Microsoft has responded to European Union allegations that it is overcharging rivals for information that would make their products work better with Windows. The software maker also repeated its request for more guidance on what regulators consider to be an acceptable price.
To level the software industry's playing field, EU officials want Microsoft's competitors to have access at a "reasonable cost" to material that would help their programs interoperate with Windows-based servers. Regulators have called the current prices excessive and Microsoft's information insufficient.
The EU had given Microsoft until Monday night to come through with a response on the fees it seeks from competitors to share computer information, and threatened daily fines that could go as high as $4 million a day. It said it will consider the company's reply and decide whether to impose a daily penalty.
Microsoft declined to provide details about the company's response.
Microsoft previously said the prices it charges are fair and that the EU has failed to provide clear guidance.
Also Monday, Microsoft declined the opportunity to have a hearing with the Commission on the EU's Statement of Objections.
"We need greater clarity on what prices the (European) Commission wants us to charge, and we believe that is more likely to come from a constructive conversation than from a formal hearing," said Brad Smith, Microsoft's general counsel.
Microsoft's license program sets a maximum 5.95% royalty rate for products that use its server protocols and the company has said it believes the prices reflect the code's value. It claims the Commission wants it to license the technology to competitors for free.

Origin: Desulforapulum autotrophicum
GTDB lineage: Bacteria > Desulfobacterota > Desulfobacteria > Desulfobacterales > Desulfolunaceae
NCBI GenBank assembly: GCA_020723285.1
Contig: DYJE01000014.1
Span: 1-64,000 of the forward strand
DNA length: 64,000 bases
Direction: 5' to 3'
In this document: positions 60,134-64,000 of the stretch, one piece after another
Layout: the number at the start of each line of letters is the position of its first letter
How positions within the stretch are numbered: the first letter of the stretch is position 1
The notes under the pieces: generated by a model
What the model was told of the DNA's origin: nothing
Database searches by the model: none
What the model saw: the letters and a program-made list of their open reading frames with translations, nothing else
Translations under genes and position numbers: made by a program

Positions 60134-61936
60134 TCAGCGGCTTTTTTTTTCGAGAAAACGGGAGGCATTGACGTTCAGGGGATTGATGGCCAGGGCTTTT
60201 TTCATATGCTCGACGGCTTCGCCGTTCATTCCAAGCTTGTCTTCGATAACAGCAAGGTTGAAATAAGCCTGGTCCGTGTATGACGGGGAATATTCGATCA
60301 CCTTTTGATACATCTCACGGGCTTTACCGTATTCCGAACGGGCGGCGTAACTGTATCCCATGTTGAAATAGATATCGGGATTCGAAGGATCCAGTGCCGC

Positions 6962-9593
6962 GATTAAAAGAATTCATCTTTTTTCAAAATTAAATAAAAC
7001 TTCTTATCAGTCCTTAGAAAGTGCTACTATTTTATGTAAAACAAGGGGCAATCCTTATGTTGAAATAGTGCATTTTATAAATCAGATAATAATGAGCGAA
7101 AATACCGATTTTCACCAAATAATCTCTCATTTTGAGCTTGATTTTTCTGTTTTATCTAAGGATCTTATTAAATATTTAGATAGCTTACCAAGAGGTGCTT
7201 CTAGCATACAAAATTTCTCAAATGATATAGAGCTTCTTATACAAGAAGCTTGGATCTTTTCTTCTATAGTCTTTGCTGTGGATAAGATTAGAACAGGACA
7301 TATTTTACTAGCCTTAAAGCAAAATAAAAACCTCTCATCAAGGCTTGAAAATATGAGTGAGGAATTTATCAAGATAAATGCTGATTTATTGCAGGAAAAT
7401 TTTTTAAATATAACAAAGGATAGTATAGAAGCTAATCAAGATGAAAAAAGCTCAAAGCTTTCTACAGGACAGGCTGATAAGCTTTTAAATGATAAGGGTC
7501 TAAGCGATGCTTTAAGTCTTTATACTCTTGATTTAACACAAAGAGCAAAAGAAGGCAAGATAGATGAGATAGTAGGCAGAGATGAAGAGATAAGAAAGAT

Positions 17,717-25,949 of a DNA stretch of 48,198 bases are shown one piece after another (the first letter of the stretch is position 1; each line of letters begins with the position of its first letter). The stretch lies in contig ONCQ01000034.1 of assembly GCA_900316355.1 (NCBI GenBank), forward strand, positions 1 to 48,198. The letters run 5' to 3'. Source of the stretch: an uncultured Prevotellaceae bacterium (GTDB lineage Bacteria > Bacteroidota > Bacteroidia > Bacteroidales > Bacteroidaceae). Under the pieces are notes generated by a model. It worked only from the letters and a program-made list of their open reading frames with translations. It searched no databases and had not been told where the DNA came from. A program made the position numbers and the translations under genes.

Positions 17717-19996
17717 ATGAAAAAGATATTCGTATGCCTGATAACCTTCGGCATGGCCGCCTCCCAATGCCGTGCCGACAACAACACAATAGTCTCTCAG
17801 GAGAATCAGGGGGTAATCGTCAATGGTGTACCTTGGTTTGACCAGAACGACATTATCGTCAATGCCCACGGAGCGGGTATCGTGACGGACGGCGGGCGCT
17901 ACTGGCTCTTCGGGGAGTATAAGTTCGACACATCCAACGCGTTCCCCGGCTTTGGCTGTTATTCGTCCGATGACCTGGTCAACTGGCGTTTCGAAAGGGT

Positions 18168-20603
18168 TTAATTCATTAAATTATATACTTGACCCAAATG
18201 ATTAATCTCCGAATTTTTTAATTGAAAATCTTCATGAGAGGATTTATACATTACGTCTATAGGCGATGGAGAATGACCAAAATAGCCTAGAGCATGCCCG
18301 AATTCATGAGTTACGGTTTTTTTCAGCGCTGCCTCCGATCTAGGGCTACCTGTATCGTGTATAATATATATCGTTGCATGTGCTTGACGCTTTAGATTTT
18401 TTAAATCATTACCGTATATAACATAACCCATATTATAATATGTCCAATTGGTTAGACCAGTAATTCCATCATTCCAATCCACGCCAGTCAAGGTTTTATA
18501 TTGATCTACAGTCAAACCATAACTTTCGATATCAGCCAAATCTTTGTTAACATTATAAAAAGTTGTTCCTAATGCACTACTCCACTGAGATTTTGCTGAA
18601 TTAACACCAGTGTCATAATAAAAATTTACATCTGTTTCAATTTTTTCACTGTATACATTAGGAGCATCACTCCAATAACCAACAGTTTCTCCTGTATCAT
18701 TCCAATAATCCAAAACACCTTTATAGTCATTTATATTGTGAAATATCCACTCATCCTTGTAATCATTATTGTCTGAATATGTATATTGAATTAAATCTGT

No Significant Innovation
On March 1, the EU's executive arm said there was "no significant innovation" in the requested information Microsoft had to provide rivals - and therefore Microsoft did not have the right to charge high fees for licenses.
Microsoft has complained that the treatment it receives from the 27-nation EU is unmatched around the world and hurt Europe's efforts to become a thriving high-tech economy.
In a landmark 2004 ruling, EU regulators found the company broke competition laws and abused its dominant market position.
Besides a record $674 million fine it imposed at the time of the ruling, the EU levied a $380 million fine last summer, saying Microsoft did not supply - as demanded - complete interoperability documentation.
In the meantime, Microsoft has reached licensing agreements with several of the companies that originally took issue with the software maker's practices and pricing, including Sun Microsystems and Novell.
Microsoft has appealed the 2004 ruling and a court decision is expected by September.